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. Last Updated: 07/27/2016

New Economic Team to Slow Privatization

The government's new economic team made its debut on Russian television, suggesting more attention to industrial policy and a slowdown in the pace of privatization.


Appearing on ORT's "Voskreseniye" program were Vladimir Kadannikov, who was picked last week to replace Anatoly Chubais as first deputy prime minister in charge of economic policy, presidential economic adviser Alexander Livshits and Alexander Kazakov, the newly appointed chairman of the State Property Committee.


Kadannikov said his task was to make changes in the government's industrial policy and that he would apply his experience as general director of AvtoVAZ, Russia's largest automobile manufacturer.


"The ideas that I have now are based on the present situation, on what I know about VAZ and the enterprises associated with it," Kadannikov said, adding that his experience at the auto plant can be "extrapolated to the situation in other industries."


AvtoVAZ is in dire financial straits and has not yet paid November's wages.


Meanwhile, President Boris Yeltsin said Saturday that Russia's economic crisis was over.


"Stabilization is already under way. Things are picking up in construction, industry, the financial sector, in the social sphere," Itar-Tass quoted Yeltsin as saying while visiting a constructtion site.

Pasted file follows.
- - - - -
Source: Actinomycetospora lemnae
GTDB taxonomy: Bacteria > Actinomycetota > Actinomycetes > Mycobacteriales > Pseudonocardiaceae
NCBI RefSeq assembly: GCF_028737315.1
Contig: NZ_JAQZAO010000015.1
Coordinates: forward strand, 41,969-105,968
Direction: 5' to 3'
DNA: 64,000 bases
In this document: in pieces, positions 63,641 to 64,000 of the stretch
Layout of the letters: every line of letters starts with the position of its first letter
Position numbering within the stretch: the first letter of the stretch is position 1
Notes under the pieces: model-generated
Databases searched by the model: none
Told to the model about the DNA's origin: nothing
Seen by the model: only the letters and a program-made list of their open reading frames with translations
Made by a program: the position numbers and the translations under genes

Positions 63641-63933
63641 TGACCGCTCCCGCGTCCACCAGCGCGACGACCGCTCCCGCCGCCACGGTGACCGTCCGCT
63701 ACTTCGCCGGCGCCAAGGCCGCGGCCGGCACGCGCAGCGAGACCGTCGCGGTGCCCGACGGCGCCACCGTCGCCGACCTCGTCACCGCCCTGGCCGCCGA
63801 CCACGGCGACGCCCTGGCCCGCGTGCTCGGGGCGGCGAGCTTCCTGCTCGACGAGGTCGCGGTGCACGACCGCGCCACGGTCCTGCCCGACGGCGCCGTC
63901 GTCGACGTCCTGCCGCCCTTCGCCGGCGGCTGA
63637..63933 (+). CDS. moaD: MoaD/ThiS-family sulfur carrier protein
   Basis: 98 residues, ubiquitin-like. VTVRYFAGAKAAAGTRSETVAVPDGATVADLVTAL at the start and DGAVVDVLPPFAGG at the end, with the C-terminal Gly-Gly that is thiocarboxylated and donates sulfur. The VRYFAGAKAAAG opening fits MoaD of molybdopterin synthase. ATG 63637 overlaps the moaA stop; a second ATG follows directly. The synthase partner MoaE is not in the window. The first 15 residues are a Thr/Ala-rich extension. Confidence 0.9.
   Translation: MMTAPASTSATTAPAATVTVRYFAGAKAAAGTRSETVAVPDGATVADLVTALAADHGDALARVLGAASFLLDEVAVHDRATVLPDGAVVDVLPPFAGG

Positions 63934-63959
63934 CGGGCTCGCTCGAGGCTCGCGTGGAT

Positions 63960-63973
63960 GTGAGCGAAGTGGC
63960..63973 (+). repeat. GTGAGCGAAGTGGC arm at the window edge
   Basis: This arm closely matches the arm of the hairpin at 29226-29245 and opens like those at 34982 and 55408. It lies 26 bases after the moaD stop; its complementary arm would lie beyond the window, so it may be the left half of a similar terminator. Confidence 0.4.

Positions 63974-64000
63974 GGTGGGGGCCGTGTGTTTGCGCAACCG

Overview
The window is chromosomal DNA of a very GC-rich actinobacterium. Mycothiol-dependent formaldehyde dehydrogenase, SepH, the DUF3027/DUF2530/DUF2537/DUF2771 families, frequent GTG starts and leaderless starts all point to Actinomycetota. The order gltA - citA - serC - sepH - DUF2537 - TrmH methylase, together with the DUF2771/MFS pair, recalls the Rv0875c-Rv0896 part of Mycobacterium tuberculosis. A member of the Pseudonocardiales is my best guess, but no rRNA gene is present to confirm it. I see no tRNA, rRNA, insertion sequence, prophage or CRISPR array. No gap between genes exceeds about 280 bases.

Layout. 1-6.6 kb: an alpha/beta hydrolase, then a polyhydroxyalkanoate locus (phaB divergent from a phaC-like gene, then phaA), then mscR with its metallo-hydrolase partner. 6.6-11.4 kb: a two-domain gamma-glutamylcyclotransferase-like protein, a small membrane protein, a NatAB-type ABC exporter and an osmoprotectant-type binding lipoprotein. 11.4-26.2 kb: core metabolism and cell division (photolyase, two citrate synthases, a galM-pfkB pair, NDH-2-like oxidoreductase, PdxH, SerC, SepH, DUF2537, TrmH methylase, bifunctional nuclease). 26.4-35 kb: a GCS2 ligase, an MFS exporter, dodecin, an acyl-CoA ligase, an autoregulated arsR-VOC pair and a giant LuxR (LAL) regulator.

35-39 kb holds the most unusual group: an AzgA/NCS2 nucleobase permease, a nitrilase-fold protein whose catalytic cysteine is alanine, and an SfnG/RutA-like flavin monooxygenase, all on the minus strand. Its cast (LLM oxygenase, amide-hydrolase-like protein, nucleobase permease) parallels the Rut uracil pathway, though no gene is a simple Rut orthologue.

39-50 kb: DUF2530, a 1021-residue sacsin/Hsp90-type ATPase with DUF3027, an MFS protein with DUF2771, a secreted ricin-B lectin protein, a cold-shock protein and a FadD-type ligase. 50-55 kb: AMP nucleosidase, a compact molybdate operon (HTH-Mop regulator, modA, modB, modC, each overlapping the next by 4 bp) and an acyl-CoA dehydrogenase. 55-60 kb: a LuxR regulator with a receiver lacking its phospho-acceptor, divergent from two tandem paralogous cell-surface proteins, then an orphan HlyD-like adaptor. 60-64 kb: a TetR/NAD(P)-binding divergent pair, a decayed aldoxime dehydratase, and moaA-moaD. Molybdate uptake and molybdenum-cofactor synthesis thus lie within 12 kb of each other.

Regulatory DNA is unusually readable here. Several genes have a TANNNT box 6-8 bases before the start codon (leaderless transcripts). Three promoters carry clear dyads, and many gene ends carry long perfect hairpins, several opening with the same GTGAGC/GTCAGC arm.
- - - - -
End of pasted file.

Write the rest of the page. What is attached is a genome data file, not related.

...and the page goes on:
Kazakov, appointed as head of the State Property Committee last week, said on television that he will seek a "golden mean" in the area of privatization, and that the pace of de-nationalization should be slowed to "10 to 15 big projects a year."


The goals of privatization, he said, should be to allow enterprises to function in a stable manner, yield profits and create jobs, not to raise money.


"If, all other conditions being equal, private ownership will ensure this better than state ownership, then privatization is justified," he said. "If the situation is different, then we should not be stubborn and admit that state ownership should have a right ... to exist."


Livshits, for his part, appeared to urge the remnants of Chubais' team to work with the Kadannikov, warning against a "childish reaction from the intellectual core of the government."


"I am strongly convinced that Vladimir Valiyevich Kadannikov is very well aware that Russia is something more than VAZ," Livshits said.


The presidential adviser said that while he thought economic reform is much more difficult to carry out now than several years ago, the government is on "the right path."